Band Employee Awarded Severance for Unjust Dismissal

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  • December 8, 2015

Band Employee Awarded Severance for Unjust Dismissal

In a recent decision under the Canada Labour Code Part III, an adjudicator held that an employee of the Horse Lake First Nation Band (“the Band”) was constructively dismissed and awarded her more than 10 months wages as damages.

Tina Horseman filed a complaint claiming “unjust dismissal” with the federal Labour Branch of HRSDC. Ms. Horseman had been employed in two different roles with the Band. She was originally hired in 2003 as a recreation attendant in the Band’s gym. In 2014, she took on a new role as a teaching assistant to assist in a new, joint pilot project with a six-month term. She was paid by the Band, for one hour per day, and the School Division, for four hours per day. The pilot project was cancelled before the conclusion of its term.

Shortly thereafter, Ms. Horseman suffered a mental breakdown and was hospitalized for a week. She went on long term disability and advised the Band of her condition. A month later Ms. Horseman went to pick up her pay cheque and was informed that she no longer worked for the Band. Ms. Horseman requested an ROE and was told by the Band that they thought she had resigned and refused to issue her an ROE.

Ms. Horseman testified that she always intended to return to her role as the recreation attendant once the pilot project finished. The Band argued that Ms. Horseman told the Band Chief that she no longer worked for the Band, but worked for the School Division, and, consequently, her recreational attendant position was filled.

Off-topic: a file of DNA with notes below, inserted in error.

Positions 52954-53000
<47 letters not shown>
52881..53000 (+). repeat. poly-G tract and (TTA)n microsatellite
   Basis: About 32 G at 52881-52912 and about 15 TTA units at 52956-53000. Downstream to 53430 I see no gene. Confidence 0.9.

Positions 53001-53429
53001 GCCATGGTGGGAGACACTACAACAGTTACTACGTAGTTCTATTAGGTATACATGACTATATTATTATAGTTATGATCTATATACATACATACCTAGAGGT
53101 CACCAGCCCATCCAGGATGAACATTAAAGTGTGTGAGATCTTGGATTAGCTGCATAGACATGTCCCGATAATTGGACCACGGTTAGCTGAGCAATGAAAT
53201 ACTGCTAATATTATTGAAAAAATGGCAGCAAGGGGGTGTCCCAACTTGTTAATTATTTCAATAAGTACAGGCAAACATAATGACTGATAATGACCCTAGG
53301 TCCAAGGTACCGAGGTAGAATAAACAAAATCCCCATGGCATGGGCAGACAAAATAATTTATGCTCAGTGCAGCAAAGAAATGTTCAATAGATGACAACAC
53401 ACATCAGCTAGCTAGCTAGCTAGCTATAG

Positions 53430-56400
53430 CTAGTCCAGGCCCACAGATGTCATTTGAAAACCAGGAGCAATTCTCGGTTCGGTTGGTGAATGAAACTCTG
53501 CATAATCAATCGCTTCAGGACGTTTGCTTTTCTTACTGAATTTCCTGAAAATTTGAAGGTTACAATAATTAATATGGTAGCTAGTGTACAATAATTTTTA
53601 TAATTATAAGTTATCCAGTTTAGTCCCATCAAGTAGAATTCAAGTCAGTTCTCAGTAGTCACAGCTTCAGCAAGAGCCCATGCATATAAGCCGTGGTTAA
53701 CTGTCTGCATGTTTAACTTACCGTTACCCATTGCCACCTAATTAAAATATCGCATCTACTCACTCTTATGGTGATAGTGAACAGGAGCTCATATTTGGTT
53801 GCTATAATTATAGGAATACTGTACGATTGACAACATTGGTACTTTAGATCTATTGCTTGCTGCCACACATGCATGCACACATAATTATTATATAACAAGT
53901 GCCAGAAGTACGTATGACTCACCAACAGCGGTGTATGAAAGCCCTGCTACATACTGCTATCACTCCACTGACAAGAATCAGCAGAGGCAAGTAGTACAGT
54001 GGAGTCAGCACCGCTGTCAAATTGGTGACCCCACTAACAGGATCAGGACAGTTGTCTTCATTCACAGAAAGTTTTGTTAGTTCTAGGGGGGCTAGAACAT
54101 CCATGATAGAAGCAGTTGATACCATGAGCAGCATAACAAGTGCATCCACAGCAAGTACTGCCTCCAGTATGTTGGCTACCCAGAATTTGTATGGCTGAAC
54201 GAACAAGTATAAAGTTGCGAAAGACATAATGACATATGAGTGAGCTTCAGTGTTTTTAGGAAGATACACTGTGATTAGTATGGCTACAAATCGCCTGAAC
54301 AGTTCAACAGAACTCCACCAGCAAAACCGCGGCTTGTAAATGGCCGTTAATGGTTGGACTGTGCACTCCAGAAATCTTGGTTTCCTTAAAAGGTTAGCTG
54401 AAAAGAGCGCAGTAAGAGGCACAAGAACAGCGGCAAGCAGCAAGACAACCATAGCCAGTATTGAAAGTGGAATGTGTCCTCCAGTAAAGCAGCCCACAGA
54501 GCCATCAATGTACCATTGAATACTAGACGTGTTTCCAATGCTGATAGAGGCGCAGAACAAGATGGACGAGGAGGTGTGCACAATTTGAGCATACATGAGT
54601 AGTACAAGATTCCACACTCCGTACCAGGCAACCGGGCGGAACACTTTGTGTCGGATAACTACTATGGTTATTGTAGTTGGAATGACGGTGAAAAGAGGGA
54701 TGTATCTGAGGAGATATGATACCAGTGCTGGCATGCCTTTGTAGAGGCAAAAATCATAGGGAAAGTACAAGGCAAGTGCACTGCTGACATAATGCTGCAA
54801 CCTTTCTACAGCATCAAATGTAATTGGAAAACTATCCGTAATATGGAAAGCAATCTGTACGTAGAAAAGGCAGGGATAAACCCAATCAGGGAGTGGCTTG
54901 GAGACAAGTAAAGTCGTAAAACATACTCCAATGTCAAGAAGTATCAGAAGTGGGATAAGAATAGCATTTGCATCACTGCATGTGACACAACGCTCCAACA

Legal test for abandonment of a position

The Adjudicator determined that Ms. Horseman did not quit her employment with the Band and had been unjustly dismissed. The Adjudicator noted that in order to satisfy the legal test for “abandonment of a position” it must be established that the employee: 1) intended to quit their employment; and 2) performed some act which evidenced an intention to quit their employment.

There was no evidence that Ms. Horseman intended to quit, as she testified she believed that once the pilot project came to an end she would return to her recreation attendant position. The Adjudicator also noted that the Band’s refusal to issue an ROE further supported the fact that she had not quit her employment.

Constructive dismissal amounted to unjust dismissal under Canada Labour Code

The Band’s refusal to allow her to return to her recreation attendant position, or some similar suitable position, resulted in a constructive dismissal, which amounted to an unjust dismissal under the Canada Labour Code. In this regard, the Adjudicator stated the following:

Since both Ms. Horseman and the Band were aware that the E-learning Program was a pilot project for a term of six months, I find that the Band ought to have returned Ms. Horseman to her position as a Recreation Attendant, or some similar, suitable position. Ms. Horseman testified that this is what she expected would occur. A reasonable person in that position would expect the same. For the Band to take the position at the hearing that it would have terminated Ms. Horseman’s employment or continued to employ her for one hour per day is unreasonable and defies logic and common sense.

The Adjudicator awarded Ms. Horseman two weeks wages in lieu of notice of dismissal, severance pay of 22 days salary, plus wages from February 1, 2015, to the date of the decision in November 2015.